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Family believes woman who died after minor surgery would be alive if there was 'proper handover of care'

Susan McGee’s family has said an apology for her death “brings little consolation”.

Susan McGee
Susan McGee
Image: McGee family

THE FAMILY OF a woman who died 11 days after a minor operation five years ago has said an apology for her death “brings little consolation”.

An apology on behalf of the Hermitage Medical Clinic in Lucan, Dublin, was read out in the High Court today.

The clinic apologised to the family of Susan McGee (52), from Rush, Co Dublin, for her death and the failures in her care.

RTÉ News reports that the court heard the family has settled their action against the clinic and two consultant surgeons for €300,000.

The court heard the defendants admitted liability after McGee suffered from complications following hernia surgery in July 2013.

Her surgeon was on holiday when she was readmitted to the clinic after becoming unwell. The court heard that another doctor was not available to treat her as he was working in another hospital, and a third doctor was not told about the deterioration in her condition.

Despite emergency surgery, she died on 22 July 2013.

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‘Little consolation’ 

A statement released by solicitor Dermot McNamara on behalf of the McGee family noted that “today brings little consolation”.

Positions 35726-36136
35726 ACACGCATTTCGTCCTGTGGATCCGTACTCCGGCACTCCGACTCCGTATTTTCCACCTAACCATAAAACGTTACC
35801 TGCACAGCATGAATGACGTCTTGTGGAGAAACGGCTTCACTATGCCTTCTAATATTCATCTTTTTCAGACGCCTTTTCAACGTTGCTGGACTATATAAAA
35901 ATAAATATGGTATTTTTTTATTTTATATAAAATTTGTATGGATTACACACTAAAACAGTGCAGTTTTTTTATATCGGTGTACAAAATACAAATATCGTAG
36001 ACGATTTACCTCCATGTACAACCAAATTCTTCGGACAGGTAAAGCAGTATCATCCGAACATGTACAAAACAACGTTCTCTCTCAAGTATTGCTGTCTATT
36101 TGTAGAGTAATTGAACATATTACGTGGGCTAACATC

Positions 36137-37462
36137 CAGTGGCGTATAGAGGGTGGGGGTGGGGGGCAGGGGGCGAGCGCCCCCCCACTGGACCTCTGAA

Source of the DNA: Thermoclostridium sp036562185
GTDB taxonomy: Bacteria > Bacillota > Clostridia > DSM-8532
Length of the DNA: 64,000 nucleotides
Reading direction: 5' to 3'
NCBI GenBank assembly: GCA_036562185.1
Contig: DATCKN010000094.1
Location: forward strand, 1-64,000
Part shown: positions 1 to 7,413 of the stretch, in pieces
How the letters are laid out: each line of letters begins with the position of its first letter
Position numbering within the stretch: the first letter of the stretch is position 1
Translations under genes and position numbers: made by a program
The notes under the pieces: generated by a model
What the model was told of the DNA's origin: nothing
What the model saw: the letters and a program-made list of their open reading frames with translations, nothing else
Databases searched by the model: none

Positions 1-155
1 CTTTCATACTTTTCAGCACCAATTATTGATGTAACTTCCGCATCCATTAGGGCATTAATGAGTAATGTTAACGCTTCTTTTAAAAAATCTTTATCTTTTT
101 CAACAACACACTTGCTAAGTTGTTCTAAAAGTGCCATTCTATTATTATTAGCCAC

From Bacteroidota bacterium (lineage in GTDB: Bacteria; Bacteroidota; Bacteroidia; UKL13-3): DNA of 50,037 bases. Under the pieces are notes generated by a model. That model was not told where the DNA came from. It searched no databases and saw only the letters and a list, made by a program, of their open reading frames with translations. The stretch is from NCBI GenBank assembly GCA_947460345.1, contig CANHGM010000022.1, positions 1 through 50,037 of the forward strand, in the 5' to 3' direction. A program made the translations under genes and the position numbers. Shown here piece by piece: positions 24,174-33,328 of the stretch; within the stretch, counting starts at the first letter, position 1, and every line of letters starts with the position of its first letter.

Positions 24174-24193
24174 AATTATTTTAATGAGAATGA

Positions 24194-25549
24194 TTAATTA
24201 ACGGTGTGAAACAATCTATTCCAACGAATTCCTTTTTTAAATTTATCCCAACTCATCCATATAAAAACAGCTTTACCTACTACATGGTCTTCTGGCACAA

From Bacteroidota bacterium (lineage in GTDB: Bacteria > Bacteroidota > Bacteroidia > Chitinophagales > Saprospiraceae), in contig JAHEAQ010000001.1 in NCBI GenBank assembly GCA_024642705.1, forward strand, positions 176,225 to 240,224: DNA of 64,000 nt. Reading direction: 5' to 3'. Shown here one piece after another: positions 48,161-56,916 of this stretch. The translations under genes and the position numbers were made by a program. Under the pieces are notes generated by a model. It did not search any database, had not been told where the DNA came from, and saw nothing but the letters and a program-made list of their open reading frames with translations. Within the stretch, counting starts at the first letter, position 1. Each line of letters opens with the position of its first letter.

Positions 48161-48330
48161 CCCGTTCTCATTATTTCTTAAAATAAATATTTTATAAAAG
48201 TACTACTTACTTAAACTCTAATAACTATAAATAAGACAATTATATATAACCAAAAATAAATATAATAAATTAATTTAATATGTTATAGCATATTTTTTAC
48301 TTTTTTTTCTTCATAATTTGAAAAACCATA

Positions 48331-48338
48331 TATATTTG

“It has taken five years to bring this case to the point where the defendants had no alternative but to admit responsibility and apologise for the failure in medical treatment that caused the death of Susan McGee.

“Until recently, the defendants denied any responsibility – leading the family to question whether the policy of open disclosure is actually practised by the medical profession.

The McGee family remain convinced that Susan would be alive and with them today if there had been a proper handover of her care when her consultant went on holiday in July 2013.

“The family feel strongly that there should be clear failsafe handover protocols in place in every hospital to ensure proper continuity of patient care.”

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Órla Ryan

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